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September 17, 2013

NIOSH Factsheet Helps Employers Prevent Work-Related Vehicle Crashes Among Young Drivers

Driver In Training
From 2003 to 2010, 843 workers ages 16 to 24 died in motor vehicle crashes at work. These incidents accounted for 22% of all workplace fatalities in this age group. In 67% of these incidents, the young worker was driving the vehicle involved in the crash. To help curb these numbers, NIOSH has developed a new set of factsheets to help young drivers stay safe on the job.

Two new NIOSH documents identify risk factors and provide recommendations on how to prevent motor vehicle crashes on the job. "Work-Related Motor Vehicle Crashes: Preventing Injuries to Young Drivers - What Employers Should Know" will help workers, employers and parents understand and address the risks that can lead to crashes among young drivers. The workplace factsheet gives information about Federal and state laws that cover workplace driving, offers recommendations for preventing motor vehicle crashes among younger workers, and provides links to Internet resources.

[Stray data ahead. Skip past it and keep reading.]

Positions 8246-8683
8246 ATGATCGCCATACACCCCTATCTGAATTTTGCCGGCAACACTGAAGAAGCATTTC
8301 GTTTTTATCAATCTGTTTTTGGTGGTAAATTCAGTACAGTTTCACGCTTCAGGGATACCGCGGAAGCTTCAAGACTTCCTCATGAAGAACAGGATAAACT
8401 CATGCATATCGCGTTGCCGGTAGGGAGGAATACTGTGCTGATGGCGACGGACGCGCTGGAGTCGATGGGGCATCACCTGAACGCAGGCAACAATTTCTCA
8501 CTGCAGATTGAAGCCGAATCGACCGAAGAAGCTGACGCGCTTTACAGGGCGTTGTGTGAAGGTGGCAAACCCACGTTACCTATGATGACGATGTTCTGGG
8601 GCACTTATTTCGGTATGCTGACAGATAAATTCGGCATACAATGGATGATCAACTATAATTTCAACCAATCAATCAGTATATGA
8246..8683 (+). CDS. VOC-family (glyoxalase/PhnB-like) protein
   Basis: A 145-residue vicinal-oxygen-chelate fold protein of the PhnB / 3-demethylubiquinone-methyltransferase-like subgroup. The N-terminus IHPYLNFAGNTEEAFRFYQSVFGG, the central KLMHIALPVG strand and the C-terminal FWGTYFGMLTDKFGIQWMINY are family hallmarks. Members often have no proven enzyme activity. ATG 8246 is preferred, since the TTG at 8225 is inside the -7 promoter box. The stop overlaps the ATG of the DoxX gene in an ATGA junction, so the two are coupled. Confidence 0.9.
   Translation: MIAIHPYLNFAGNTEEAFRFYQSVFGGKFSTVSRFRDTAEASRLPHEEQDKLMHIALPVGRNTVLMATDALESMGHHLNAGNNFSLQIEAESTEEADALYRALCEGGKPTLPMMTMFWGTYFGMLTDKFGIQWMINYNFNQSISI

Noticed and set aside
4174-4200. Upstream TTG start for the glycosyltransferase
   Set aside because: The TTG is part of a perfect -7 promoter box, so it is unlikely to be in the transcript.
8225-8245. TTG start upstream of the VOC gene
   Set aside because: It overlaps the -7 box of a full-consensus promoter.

“Young people are the future of our workforce and bring fresh ideas and energy into the workplace, however their lack of experience may also place them at higher risk of workplace injuries,” said NIOSH Director John Howard, M.D.

Laws related to youth who drive for work include:
  • The Fair Labor Standards Act (FLSA) is the Federal law that includes standards to protect young workers. This law applies to businesses engaged in interstate commerce with gross revenues of at least $500,000 per year.
  • Under FLSA, non-agricultural workers younger than age 17 are prohibited from driving a motor vehicle on a public road or working as an “outside helper” (that is, riding or hanging on to a motor vehicle outside the cab while helping to transport or deliver goods).
  • Under FLSA, agricultural workers younger than age 16 are not permitted to drive a bus, truck or automobile to transport passengers, or to ride on a tractor as a passenger or helper. At age 16, the FLSA no longer applies to young agricultural workers. However, young agricultural workers driving on public roads are not exempt from state graduated driver licensing (GDL) laws and state traffic laws.
Individual states may have stricter limits on workplace driving by youth. State graduated driver license (GDL) laws and state traffic laws contain basic road safety rules that cover and help protect drivers of all ages. GDL laws apply to novice drivers, generally younger than 18 years.

Learn more with these links:

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